Severino Antinori, a doctor known for helping women in their 60s to get pregnant, has recently been put under house arrest and accused of performing an unconsented operation and stealing an egg from an unidentified nurse working at his practice. The doctor, whose practice is settled close to the Vatican walls, criticized a bill approved in 2004 by the Italian Parliament advocating for some of Europe’s most restrictive IVF laws. Whilst the doctor rejects the allegations against him as untrue and unjustified, the case has fanned the flames surrounding the already sensitive topic of IVF treatment in Italy.
Italy has created, under the previous Prime Minster Berlusconi, some of the harshest IVF laws in Europe; the most notoriously restrictive one being that only a heterosexual, married couple may seek the treatment. Many have argued that these laws reflect heavily the influence of the Catholic Church.
Can perceptions of your own child be different if you created them through IVF, as opposed to a naturally conceived one?
Pope Francis himself has deemed IVF to be, in his opinion, ‘a sin’, and that creating children through IVF rather than accepting them ‘as a gift’ is ‘playing with life’. So what is a person to do if they are infertile? According to Italy, a couple struggling to get pregnant may only be assisted with the process of IVF if they are married and heterosexual; a family advocated by the Church to be the only sinless one.
Is such a law just? Was it right for Berlusconi to create restrictions in law, which should arguably reflect as much as possible the entire population, but actually concur heavily with the views of Catholicism?
The process of IVF may spur discussions surrounding the ethics of bringing a child into the world through means of science. One argument posed by Marie Hillard, Director of Bioethics and policy at the National Catholic Bioethics Center in Philadelphia, told Religion News Service that “if a couple decides they have the right to a child, the child has become a commodity”. Can perceptions of your own child be different if you created them through IVF, as opposed to a naturally conceived one? Or, does the time, emotional stress and money needed for an IVF or in a natural conception, show desire to have and love a child is extremely powerful no matter the means?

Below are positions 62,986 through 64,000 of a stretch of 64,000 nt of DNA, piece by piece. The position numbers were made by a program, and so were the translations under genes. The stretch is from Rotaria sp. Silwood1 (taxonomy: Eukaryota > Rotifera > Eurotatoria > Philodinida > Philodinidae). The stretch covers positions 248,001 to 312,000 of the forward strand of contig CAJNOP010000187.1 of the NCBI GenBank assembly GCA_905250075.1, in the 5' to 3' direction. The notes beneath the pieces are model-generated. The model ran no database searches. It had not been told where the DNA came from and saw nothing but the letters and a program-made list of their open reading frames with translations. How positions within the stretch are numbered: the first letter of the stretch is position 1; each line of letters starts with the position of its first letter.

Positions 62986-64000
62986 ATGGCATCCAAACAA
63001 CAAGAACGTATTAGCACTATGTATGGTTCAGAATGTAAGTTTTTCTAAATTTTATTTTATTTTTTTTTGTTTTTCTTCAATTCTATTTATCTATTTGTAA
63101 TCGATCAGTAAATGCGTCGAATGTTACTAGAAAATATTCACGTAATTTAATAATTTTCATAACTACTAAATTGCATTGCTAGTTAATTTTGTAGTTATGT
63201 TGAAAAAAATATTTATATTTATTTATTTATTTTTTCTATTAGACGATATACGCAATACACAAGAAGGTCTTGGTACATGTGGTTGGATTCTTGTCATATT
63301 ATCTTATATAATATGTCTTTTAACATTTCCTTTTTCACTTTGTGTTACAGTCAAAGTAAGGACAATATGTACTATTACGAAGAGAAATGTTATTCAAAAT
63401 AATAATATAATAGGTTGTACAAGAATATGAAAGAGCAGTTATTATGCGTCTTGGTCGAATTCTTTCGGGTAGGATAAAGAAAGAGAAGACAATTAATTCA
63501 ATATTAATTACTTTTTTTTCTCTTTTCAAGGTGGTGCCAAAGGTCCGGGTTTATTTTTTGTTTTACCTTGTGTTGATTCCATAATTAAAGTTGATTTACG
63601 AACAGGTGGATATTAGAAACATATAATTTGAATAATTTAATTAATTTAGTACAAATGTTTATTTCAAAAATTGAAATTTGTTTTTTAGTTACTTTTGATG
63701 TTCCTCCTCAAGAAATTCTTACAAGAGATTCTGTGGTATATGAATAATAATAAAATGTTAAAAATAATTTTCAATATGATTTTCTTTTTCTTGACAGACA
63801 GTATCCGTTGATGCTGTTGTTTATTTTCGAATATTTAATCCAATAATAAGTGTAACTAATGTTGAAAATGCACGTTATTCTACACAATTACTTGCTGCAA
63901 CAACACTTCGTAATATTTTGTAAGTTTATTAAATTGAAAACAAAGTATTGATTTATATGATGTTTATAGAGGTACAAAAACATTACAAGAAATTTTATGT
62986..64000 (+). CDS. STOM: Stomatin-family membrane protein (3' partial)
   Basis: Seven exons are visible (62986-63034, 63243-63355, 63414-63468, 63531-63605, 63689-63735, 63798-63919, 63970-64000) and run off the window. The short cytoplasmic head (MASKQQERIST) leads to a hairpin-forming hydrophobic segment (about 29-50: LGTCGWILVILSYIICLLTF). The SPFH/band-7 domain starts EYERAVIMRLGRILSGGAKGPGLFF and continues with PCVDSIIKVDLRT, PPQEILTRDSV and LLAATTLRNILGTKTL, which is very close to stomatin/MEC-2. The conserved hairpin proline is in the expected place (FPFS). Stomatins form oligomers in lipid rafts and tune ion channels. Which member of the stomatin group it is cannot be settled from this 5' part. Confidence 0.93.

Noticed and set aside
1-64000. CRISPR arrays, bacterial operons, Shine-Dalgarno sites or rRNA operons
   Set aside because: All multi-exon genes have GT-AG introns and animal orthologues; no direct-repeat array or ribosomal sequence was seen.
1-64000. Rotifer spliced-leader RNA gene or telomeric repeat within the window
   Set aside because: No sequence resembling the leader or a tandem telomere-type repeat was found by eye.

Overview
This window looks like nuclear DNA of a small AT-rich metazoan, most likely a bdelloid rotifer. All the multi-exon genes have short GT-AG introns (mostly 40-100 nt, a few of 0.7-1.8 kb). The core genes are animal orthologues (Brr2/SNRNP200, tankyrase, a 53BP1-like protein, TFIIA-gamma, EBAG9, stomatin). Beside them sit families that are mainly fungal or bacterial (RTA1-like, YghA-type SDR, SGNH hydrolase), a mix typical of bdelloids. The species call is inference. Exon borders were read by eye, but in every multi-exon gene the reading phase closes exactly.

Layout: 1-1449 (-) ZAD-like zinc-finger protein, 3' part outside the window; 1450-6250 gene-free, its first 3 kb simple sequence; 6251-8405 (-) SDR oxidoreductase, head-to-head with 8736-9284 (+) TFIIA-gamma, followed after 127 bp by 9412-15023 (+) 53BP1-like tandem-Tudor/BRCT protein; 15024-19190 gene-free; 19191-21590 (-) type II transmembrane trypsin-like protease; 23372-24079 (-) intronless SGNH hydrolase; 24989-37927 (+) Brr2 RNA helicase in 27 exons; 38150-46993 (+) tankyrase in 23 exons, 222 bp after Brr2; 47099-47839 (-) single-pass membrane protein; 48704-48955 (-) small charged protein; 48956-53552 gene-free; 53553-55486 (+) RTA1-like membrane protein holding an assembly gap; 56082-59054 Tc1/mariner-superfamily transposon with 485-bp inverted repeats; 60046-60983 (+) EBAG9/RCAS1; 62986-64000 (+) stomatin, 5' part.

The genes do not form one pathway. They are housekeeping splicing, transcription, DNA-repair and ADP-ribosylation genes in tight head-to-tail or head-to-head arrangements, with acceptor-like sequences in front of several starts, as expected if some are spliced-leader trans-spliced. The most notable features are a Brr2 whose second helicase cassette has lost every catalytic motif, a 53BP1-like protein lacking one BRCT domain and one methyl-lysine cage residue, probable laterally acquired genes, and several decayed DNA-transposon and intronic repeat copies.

According to a report by the ‘Royal College of Obstetricians and Gynaecologists’, the optimal age for childbearing is 20 to 35, as the risks incurred during pregnancy are deemed to be much lower than say, a person of 40 bearing a child.
is it fair to bear a child at an age where personal medical conditions are of a higher risk?
Dr. Antinori has been awarded for his work in fertility treatments with women in the ages of 40s-60s. The success rate for women undergoing the treatment is at just about 5 percent (NHS) in the UK, and increased risks can include risks of giving birth to a baby with a congenital abnormality. One could pose that increasing the risk of bringing a child that is more likely to suffer, into the world, is unethical. However, one might also pose that refusing to bring a child into the world simply because there is a greater risk of congenital abnormalities is even more unethical and less accepting of children with disabilities.
One woman helped by Doctor Antinori is Rossanna Della Corte, aged 62 when she became pregnant with the assistance of Antinori, following the loss of her 17-year-old son. Yet, the positivity of another child bringing joy to her life goes in contrasts the question; is it fair to bear a child at an age where personal medical conditions are at a higher risk? Some might say no, that parents are restricted in the childhood they can provide. Others might say such a view is prejudicial and judgmental; parenthood is not a matter of age but love.